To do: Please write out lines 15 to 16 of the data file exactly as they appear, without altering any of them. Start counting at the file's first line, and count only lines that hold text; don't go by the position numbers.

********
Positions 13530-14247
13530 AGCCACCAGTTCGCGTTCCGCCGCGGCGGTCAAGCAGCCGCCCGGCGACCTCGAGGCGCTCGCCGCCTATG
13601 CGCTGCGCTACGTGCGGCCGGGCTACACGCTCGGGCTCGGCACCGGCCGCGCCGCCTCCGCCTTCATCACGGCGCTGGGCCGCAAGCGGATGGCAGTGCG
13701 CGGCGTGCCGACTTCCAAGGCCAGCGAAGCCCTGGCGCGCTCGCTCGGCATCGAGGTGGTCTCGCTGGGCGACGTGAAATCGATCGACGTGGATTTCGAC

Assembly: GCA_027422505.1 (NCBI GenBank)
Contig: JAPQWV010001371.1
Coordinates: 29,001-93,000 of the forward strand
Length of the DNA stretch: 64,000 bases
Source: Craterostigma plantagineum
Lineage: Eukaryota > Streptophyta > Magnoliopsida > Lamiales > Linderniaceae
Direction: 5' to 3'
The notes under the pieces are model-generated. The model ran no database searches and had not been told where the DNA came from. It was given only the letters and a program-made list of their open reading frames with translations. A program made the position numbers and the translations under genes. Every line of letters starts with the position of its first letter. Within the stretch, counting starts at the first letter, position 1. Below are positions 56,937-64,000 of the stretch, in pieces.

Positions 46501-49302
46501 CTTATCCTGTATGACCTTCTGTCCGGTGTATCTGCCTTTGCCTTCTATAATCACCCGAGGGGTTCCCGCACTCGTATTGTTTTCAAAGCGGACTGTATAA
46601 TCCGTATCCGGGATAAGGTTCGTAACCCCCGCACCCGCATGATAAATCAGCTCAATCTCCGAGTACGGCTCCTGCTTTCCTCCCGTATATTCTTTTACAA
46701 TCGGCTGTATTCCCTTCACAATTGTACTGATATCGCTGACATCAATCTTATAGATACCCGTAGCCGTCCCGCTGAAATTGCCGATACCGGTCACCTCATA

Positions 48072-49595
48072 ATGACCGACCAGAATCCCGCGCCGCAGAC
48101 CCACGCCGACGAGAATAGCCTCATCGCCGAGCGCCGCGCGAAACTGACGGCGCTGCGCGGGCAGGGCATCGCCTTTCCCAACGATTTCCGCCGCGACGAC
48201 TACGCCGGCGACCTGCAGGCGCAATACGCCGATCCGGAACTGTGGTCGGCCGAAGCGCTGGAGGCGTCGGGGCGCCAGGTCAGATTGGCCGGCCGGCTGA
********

46601 TCCGTATCCGGGATAAGGTTCGTAACCCCCGCACCCGCATGATAAATCAGCTCAATCTCCGAGTACGGCTCCTGCTTTCCTCCCGTATATTCTTTTACAA
46701 TCGGCTGTATTCCCTTCACAATTGTACTGATATCGCTGACATCAATCTTATAGATACCCGTAGCCGTCCCGCTGAAATTGCCGATACCGGTCACCTCATA